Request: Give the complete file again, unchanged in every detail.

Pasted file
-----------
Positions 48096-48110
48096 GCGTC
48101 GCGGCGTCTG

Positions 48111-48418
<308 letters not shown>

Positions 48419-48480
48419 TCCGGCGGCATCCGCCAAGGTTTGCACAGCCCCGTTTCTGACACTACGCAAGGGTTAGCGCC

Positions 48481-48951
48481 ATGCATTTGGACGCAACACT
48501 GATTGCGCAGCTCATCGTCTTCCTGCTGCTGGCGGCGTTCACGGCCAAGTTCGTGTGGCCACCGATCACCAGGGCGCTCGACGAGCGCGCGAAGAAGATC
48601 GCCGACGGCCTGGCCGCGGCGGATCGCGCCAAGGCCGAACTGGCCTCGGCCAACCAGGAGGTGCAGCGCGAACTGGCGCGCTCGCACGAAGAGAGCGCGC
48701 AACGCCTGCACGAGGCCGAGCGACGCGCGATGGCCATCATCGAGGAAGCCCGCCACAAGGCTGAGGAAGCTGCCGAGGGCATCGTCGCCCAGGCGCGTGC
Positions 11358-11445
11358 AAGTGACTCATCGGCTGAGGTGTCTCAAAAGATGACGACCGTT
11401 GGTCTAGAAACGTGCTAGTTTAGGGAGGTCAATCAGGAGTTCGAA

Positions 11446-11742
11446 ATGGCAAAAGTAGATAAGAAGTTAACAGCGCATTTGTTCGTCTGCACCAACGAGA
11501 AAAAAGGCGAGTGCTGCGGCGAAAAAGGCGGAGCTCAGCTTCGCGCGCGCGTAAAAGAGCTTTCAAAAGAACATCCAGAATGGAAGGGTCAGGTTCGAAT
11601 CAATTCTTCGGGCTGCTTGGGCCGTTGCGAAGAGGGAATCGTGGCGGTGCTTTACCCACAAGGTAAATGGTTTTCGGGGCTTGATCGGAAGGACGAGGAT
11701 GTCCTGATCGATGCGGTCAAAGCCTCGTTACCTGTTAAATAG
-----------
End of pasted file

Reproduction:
Positions 48096-48110
48096 GCGTC
48101 GCGGCGTCTG

Positions 48111-48418
<308 letters not shown>

Positions 48419-48480
48419 TCCGGCGGCATCCGCCAAGGTTTGCACAGCCCCGTTTCTGACACTACGCAAGGGTTAGCGCC

Positions 48481-48951
48481 ATGCATTTGGACGCAACACT
48501 GATTGCGCAGCTCATCGTCTTCCTGCTGCTGGCGGCGTTCACGGCCAAGTTCGTGTGGCCACCGATCACCAGGGCGCTCGACGAGCGCGCGAAGAAGATC
48601 GCCGACGGCCTGGCCGCGGCGGATCGCGCCAAGGCCGAACTGGCCTCGGCCAACCAGGAGGTGCAGCGCGAACTGGCGCGCTCGCACGAAGAGAGCGCGC
48701 AACGCCTGCACGAGGCCGAGCGACGCGCGATGGCCATCATCGAGGAAGCCCGCCACAAGGCTGAGGAAGCTGCCGAGGGCATCGTCGCCCAGGCGCGTGC
Positions 11358-11445
11358 AAGTGACTCATCGGCTGAGGTGTCTCAAAAGATGACGACCGTT
11401 GGTCTAGAAACGTGCTAGTTTAGGGAGGTCAATCAGGAGTTCGAA

Positions 11446-11742
11446 ATGGCAAAAGTAGATAAGAAGTTAACAGCGCATTTGTTCGTCTGCACCAACGAGA
11501 AAAAAGGCGAGTGCTGCGGCGAAAAAGGCGGAGCTCAGCTTCGCGCGCGCGTAAAAGAGCTTTCAAAAGAACATCCAGAATGGAAGGGTCAGGTTCGAAT
11601 CAATTCTTCGGGCTGCTTGGGCCGTTGCGAAGAGGGAATCGTGGCGGTGCTTTACCCACAAGGTAAATGGTTTTCGGGGCTTGATCGGAAGGACGAGGAT
11701 GTCCTGATCGATGCGGTCAAAGCCTCGTTACCTGTTAAATAG